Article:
The bill is expected to go to a free vote in Australia’s Parliament by Thursday. It will be introduced to Parliament by West Australian Liberal MP Mal Washer, a medical doctor who has become a passionate advocate for stem-cell research.
“While these human embryos are tiny, they will be used for parts, for stem cells, before their destruction by the 14th day,” said the cardinal in column published in the Sunday Telegraph. “If the House of Representatives repeats the mistake narrowly made in the Senate, we shall be pushed further and faster down a slippery slope.”
The bill passed in the Senate two weeks ago by two votes, reported The Age.
“Four years ago when Federal Parliament allowed experiments on ‘excess’ human embryos surplus to IVF processes, cloning was forbidden as illegal and those who then claimed we were on a slippery slope were ridiculed as alarmists,” said the cardinal-archbishop of Sydney.
“Ignorance and confusion abound on these matters, but principles of long-term importance are being broken and new movable standards are being erected temporarily to be further ‘improved’ in the years ahead,” he cautioned.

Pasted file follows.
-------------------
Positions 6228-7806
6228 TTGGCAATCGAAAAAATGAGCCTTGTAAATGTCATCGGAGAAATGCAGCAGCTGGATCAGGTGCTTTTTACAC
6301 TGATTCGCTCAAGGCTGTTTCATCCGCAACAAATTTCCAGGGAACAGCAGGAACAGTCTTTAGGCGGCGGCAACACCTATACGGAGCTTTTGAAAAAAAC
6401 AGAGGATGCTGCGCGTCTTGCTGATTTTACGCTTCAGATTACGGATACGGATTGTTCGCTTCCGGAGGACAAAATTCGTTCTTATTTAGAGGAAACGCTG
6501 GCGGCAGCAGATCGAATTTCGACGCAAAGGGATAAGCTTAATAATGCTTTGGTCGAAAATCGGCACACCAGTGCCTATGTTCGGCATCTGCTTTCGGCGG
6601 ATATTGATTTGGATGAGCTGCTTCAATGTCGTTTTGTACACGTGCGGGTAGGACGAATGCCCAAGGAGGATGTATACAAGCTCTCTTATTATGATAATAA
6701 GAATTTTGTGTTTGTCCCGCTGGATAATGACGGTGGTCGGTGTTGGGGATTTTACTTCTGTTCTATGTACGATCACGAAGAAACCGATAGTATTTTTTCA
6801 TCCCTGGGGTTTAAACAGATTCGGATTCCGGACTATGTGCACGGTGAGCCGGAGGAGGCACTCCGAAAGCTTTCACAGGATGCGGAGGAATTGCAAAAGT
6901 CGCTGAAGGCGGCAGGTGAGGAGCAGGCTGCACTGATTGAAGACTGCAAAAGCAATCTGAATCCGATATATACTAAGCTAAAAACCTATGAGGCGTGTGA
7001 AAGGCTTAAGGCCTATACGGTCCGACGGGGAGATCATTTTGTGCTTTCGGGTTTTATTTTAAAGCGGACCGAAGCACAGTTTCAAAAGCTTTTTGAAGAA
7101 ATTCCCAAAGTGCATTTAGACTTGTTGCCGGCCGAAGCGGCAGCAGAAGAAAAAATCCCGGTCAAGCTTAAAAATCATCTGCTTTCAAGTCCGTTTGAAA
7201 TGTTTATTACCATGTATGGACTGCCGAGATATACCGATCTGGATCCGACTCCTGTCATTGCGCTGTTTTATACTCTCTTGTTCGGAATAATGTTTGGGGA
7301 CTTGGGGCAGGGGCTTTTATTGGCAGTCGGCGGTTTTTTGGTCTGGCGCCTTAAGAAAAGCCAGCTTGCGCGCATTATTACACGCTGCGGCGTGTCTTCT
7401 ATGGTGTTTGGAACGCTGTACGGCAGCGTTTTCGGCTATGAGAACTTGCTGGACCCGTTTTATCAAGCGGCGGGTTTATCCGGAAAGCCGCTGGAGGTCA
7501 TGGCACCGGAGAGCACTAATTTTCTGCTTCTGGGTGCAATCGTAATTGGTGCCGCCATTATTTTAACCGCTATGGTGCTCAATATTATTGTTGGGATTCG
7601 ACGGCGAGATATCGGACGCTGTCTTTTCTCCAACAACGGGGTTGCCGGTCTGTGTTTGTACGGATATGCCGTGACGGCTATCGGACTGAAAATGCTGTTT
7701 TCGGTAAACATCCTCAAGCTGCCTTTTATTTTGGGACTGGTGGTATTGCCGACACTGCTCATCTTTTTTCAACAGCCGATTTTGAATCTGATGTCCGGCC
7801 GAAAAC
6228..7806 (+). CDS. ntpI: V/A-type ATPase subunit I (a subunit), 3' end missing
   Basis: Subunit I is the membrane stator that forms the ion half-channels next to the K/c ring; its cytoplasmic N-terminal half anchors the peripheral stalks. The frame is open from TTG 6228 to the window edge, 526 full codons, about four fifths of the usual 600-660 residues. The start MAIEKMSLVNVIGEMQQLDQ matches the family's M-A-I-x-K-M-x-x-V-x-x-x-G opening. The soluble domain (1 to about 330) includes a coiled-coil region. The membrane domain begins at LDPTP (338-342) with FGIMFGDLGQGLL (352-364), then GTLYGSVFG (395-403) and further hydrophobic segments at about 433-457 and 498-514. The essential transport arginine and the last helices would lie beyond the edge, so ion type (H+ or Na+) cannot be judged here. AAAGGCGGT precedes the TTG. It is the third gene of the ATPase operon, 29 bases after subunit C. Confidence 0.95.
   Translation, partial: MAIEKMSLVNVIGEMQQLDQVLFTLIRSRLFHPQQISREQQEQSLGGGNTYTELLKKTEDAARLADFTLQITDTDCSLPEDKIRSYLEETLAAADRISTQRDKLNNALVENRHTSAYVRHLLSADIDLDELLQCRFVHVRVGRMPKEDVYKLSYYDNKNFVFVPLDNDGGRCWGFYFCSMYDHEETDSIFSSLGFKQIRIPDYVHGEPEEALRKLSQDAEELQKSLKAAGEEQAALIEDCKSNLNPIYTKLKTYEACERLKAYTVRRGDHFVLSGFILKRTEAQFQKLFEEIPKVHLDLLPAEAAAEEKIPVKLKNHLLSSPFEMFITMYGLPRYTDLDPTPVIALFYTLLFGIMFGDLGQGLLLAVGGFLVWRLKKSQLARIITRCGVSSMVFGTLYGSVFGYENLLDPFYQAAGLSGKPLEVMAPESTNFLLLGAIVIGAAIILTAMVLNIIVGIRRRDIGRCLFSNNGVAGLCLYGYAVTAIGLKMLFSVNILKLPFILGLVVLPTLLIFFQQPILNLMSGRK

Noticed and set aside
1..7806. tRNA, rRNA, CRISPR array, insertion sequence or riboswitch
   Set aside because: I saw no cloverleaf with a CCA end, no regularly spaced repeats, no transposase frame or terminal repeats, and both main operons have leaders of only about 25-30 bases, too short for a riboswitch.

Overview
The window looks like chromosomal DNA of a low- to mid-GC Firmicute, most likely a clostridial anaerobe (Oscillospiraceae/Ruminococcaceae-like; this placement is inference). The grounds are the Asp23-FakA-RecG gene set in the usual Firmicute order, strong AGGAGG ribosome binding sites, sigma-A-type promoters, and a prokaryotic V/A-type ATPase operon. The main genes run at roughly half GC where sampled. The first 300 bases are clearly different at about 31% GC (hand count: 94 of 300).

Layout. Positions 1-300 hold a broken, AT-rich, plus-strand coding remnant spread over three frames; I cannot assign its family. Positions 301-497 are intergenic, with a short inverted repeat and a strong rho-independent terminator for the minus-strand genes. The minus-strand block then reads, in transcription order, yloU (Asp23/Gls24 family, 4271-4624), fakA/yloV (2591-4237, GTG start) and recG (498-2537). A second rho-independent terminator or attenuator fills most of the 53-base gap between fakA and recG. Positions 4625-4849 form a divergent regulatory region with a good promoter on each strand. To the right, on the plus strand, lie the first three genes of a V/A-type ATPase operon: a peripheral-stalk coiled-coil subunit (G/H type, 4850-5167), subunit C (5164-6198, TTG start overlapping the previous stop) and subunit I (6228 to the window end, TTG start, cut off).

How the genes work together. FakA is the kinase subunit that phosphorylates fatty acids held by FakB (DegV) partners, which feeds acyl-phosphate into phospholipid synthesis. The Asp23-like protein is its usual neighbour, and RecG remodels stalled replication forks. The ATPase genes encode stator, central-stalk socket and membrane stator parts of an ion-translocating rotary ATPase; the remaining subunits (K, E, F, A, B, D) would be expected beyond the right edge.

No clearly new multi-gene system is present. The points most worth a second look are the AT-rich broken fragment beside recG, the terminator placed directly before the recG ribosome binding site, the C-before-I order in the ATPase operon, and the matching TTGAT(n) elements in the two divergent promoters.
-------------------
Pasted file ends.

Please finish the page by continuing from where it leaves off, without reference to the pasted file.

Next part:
The cardinal said few Australians would know that “the bill proposes to legalize the manufacture of cloned embryos with only one genetic parent; hybrid embryos with multiple genetic parents, and embryos whose mother is an aborted girl fetus.”
“Scientists propose to use the immature eggs (precursor cells) from aborted baby girls to create human embryos for experimentation and destruction,” he explained.
Since embryonic stem-cell research has not produced any of the cures if promised, there is no justification for the further expenditure of government money on the research, he argued.
.- Cardinal George Pell has urged MPs to oppose controversial legislation that would allow the creation of cloned embryos for stem-cell research. Informing Australians about some specifics of the bill, he explained that it would allow scientists to clone embryos with ova harvested from aborted girls.